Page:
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Five Contemplations

VastmindVastmind VeteranMemphis, TN Veteran

Here is one of the most important as well as practical ways – known as the “Five Contemplations” that the Buddha teaches for both men and women and laity and monks. The five contemplations in the Word of the Buddha are:

1) I am sure to become old, I cannot avoid aging,
2) I am sure to become ill, I cannot avoid illness,
3) I am sure to die, I cannot avoid death,
4) I must be separated and departed from all that is dear and beloved to me,
5) I am the owner of my actions, heir of my actions, actions are the womb (from which I am sprung), actions are my relations, actions are my protection. Whatever actions I do good or bad, of these I shall become the heir.

The Buddha then enumerates systematically the reasons why a person should contemplate on these five facts of life....

https://www.buddhistdoor.net/features/on-the-five-constant-contemplations

https://www.accesstoinsight.org/tipitaka/an/an05/an05.057.than.html

personJeffreyBunkslobsterShoshinKeromeDavidadamcrossley

Comments

  • lobsterlobster Veteran Veteran

    It is true.
    ... but I don't find it helpful (once accepted)
    Thought I might modify before ageing, illness and death claim another crusty:

    1) I am sure to become youthful in mind. Childlike iz plan! 👼🏽
    2) I am sure to become fit. I can practice wellness 🥳
    3) I am sure to live, spread the live/love 💗
    4) I am sure to be separated and departed. Bags are packed. 🙋🏼‍♂️
    5) I am the owner of my actions, heir of my actions, actions are the womb (from which I am sprung), actions are my relations, actions are my protection. Whatever actions I do good or bad, of these I shall become the heir. Well yeah ... duh! 💁‍♀️

    Tsk, tsk ... I iz such useless Buddhist :p Have I gone wrong again?🤷🏼‍♂️

    KeromeVastmindpegembaraadamcrossley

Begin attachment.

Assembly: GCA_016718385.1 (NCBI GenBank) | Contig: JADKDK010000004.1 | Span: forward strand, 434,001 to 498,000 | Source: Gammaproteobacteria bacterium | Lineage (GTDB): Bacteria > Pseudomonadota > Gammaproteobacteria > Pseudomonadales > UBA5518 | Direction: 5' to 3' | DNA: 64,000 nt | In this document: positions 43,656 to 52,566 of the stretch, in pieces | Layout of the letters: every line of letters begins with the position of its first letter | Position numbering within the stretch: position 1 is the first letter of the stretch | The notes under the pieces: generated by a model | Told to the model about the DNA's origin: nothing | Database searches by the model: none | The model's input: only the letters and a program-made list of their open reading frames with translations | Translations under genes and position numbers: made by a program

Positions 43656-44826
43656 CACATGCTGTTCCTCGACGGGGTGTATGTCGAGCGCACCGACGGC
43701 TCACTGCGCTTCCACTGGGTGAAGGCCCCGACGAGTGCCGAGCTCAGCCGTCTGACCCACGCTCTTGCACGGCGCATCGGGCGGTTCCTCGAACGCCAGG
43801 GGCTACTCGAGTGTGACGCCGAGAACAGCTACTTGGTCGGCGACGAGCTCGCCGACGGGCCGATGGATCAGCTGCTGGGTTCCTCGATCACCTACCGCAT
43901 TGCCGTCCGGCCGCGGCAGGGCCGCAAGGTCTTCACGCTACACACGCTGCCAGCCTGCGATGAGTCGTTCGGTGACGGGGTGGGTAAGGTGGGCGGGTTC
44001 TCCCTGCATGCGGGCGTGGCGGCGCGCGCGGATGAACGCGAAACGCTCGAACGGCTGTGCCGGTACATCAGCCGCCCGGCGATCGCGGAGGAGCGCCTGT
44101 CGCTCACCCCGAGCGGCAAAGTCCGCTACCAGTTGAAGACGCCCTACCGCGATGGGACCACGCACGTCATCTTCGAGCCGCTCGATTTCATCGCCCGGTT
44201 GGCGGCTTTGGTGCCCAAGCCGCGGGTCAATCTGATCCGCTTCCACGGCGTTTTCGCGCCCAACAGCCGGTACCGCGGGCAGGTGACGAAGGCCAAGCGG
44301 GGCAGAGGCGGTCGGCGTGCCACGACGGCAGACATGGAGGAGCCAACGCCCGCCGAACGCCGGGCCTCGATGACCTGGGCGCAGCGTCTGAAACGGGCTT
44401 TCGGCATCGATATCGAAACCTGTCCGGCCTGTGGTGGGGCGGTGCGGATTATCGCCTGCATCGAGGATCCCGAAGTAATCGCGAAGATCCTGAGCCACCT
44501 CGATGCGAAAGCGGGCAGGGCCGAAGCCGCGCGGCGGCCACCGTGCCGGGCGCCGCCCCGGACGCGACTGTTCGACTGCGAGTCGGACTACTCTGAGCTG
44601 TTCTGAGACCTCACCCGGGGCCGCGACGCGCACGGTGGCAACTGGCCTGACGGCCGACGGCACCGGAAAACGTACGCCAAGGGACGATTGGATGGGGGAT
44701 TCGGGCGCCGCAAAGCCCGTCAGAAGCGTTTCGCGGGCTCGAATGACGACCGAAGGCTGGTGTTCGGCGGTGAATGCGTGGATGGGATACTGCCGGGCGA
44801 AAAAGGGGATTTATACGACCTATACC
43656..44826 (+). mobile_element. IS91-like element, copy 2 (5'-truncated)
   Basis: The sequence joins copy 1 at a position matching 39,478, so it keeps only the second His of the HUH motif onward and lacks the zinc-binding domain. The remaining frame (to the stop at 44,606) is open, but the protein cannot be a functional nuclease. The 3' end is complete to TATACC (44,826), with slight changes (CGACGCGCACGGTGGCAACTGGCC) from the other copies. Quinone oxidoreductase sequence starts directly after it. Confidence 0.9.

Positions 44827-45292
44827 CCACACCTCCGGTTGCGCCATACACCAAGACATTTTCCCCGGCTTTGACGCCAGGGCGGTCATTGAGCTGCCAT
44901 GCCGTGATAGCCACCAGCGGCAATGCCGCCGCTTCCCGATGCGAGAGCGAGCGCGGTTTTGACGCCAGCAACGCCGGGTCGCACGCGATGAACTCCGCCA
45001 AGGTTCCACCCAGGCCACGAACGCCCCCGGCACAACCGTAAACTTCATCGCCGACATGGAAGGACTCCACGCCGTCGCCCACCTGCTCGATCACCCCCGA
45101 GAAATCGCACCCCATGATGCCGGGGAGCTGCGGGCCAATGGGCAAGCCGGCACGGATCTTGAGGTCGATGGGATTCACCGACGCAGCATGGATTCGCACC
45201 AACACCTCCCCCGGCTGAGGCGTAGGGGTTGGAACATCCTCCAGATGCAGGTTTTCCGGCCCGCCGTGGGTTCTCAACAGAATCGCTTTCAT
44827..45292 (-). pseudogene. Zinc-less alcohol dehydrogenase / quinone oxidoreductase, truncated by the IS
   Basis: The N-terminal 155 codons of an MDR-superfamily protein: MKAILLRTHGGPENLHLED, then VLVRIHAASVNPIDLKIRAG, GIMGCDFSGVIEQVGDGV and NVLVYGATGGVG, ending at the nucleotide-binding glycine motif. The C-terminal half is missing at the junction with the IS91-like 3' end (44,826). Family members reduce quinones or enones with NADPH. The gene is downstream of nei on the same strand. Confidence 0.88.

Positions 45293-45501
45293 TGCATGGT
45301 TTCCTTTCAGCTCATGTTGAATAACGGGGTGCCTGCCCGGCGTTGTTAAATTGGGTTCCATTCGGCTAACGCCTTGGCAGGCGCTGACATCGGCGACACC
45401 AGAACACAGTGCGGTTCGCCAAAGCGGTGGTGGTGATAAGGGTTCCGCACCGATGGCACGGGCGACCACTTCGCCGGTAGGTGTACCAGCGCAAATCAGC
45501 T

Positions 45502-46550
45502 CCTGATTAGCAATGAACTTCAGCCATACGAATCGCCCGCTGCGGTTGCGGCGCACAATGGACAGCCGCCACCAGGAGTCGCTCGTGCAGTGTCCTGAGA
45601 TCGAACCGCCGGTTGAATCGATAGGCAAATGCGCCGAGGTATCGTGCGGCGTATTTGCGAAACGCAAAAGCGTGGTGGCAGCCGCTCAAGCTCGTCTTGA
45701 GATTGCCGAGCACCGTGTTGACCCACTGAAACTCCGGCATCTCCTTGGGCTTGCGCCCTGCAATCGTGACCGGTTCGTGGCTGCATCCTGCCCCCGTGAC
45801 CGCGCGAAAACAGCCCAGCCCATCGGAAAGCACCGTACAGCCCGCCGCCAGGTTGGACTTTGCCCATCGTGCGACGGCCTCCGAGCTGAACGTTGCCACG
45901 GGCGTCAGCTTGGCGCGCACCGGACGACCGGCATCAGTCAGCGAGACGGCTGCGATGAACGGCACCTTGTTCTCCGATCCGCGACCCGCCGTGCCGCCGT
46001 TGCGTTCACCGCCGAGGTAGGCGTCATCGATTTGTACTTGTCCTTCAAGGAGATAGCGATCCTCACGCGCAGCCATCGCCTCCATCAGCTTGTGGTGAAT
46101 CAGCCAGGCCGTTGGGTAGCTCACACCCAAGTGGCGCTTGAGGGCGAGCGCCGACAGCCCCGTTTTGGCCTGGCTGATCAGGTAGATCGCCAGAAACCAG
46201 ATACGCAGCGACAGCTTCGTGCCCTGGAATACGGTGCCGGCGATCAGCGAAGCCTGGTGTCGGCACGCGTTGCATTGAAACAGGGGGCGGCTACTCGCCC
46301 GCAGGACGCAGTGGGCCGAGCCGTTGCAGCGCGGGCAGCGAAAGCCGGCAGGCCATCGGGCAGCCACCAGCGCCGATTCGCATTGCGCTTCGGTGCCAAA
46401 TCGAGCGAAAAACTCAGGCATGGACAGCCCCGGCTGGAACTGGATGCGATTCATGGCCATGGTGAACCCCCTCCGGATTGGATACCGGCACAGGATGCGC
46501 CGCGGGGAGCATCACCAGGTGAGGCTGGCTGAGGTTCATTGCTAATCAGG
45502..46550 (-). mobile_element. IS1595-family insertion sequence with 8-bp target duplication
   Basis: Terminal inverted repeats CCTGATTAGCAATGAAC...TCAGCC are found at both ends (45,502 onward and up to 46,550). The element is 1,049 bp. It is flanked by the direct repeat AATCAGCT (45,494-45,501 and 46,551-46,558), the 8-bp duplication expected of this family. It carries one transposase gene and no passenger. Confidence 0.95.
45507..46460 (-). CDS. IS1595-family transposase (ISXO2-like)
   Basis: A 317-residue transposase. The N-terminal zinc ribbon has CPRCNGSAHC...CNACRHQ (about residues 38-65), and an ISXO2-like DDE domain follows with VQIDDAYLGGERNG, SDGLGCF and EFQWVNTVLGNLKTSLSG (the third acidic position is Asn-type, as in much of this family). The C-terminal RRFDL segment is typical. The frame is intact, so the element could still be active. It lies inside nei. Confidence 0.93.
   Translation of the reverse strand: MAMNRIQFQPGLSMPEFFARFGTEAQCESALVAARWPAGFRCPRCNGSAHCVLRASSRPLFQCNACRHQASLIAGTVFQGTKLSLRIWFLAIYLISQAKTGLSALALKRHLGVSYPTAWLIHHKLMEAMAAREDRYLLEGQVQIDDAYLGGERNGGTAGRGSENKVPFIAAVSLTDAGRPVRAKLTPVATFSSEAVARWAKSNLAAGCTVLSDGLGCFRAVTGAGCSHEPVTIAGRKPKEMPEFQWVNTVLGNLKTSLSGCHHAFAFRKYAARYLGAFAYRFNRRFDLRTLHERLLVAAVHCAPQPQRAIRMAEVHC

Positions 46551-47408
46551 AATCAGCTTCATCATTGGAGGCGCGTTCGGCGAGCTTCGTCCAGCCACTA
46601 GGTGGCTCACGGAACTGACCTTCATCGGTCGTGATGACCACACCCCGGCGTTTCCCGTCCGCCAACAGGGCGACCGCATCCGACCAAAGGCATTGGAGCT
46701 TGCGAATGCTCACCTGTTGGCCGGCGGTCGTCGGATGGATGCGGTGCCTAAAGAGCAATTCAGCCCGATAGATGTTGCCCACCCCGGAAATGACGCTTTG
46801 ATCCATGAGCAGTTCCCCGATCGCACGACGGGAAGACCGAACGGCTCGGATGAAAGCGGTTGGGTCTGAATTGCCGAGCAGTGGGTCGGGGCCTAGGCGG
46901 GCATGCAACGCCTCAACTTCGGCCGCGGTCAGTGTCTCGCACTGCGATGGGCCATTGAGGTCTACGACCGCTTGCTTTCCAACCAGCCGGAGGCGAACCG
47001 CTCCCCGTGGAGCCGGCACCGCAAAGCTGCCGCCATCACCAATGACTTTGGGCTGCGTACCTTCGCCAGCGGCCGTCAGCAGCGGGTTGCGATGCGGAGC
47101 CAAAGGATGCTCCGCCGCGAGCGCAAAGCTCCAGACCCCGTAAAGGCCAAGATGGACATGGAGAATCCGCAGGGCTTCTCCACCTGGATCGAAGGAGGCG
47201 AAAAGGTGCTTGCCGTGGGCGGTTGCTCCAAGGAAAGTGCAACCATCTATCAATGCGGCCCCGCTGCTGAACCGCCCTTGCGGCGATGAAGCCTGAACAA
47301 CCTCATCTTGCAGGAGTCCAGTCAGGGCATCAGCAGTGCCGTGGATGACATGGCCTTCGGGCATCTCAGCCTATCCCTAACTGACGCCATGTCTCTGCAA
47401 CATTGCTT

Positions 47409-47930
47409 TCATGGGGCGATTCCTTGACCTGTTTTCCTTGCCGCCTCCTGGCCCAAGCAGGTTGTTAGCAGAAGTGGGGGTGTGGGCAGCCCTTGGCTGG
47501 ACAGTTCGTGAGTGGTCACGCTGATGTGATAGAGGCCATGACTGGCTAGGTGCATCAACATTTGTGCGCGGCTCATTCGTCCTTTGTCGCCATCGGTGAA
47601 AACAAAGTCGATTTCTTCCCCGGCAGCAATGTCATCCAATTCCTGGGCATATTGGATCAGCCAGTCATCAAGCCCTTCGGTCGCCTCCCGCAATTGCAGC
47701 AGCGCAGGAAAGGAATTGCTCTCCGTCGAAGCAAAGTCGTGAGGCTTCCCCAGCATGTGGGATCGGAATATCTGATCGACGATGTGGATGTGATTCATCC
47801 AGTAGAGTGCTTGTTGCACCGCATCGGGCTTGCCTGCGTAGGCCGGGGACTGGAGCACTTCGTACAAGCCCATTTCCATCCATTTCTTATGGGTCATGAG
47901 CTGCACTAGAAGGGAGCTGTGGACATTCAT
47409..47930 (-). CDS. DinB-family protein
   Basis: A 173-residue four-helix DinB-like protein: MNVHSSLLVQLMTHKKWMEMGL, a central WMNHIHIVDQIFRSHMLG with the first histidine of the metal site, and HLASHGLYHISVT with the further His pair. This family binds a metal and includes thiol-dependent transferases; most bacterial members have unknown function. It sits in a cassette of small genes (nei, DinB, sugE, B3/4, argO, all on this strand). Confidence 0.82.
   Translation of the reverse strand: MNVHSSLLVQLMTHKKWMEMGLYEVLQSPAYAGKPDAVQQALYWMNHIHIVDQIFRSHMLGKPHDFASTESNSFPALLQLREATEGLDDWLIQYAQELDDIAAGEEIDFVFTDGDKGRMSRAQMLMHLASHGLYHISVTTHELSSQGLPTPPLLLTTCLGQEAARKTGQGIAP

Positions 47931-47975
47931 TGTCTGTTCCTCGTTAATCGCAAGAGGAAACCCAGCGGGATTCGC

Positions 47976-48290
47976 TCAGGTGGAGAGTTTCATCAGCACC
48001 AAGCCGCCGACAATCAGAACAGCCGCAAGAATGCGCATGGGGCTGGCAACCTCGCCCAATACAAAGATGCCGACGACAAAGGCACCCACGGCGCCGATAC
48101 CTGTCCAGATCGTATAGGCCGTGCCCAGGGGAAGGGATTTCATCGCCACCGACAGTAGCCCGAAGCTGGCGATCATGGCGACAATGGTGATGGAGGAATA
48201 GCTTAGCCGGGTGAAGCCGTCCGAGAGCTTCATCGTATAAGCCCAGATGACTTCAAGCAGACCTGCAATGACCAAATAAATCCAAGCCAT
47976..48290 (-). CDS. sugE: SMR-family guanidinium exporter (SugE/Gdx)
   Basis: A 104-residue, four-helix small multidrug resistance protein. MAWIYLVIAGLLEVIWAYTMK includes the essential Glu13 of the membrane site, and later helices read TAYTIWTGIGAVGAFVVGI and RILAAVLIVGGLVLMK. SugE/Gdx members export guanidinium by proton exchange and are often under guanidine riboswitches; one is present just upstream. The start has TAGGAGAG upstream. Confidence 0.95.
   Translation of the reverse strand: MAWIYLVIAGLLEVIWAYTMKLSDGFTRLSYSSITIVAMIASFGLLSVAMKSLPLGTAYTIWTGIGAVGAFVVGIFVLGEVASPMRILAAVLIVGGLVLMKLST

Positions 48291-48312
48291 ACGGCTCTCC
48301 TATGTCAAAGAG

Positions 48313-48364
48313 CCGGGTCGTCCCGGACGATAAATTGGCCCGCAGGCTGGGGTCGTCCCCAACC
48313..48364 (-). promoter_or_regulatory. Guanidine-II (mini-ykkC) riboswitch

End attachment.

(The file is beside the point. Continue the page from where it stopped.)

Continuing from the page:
• KeromeKerome Love, love is mystery The Continent Veteran
    edited November 8

    Thanks for bringing it up @Vastmind, I enjoy reading a new Sutra every once in a while to examine how it fits into my life. So this was interesting.

    Reading the access to insight text on why one should contemplate these facts of life, the Buddha advocates them as an antidote to intoxication with youth and passion, so avoiding bad behaviour, and as a way towards dropping the fetters.

    It actually reminds me a lot of the Tibetan nine-point contemplation on death, that is also a similar series of unavoidable points, which I return to every so often. But it’s not something I have a great deal of difficulty with.

    The five contemplations are part of the whole Buddhist path, they are in a way quite core because they are close to what motivated the Buddha to go on his search for enlightenment, but I find it difficult to move away from life and cheerfulness and playfulness. I am not sure if that is the intoxication that the Buddha talks about, but as long as one lives with consideration for others and kindness, then surely bad behaviour can be avoided. So is it not just as good to practice those things?

    I’m not sure how that gels with dropping the fetters, but I suspect it happens naturally.

    Vastmindadamcrossley
  • KeromeKerome Love, love is mystery The Continent Veteran

    @lobster it seems you agree with Osho, I have to say I think you would be well suited to life as a neo-sannyasin...

  • VastmindVastmind Veteran Memphis, TN Veteran
    edited November 8

    @lobster ... you iz a burtiful Buddhist 📿👊🏻 . Don’t let anybody tell you different 🙃

    Kerome
  • VastmindVastmind Veteran Memphis, TN Veteran
    edited November 8

    @Kerome That's why I appreciate lobsters post so much...the other side of the coin, so to speak. The Middle way. :) Those contemplations are important, however, not to stew on them so much that Nihilism rears it's ugly head or you get into your own thoughts too much. Life is about living...joyfully, most of the time, I think...but if you are totally clueless or in denial about those truths, or don't meditate on them once in awhile then delusions take over and then a domino effect...

    personlobsterpegembara
  • KeromeKerome Love, love is mystery The Continent Veteran

    Agreed @Vastmind it is often what you feel about a sutra that tells you what you are deep down thinking about it’s message. If you feel it’s nihilism then maybe there is an error in how you receive the message and it is useful to talk about it with others or a teacher.

  • DairyLamaDairyLama Veteran Veteran

    I find these contemplations a bit depressing, and not very inspiring. Is it just me?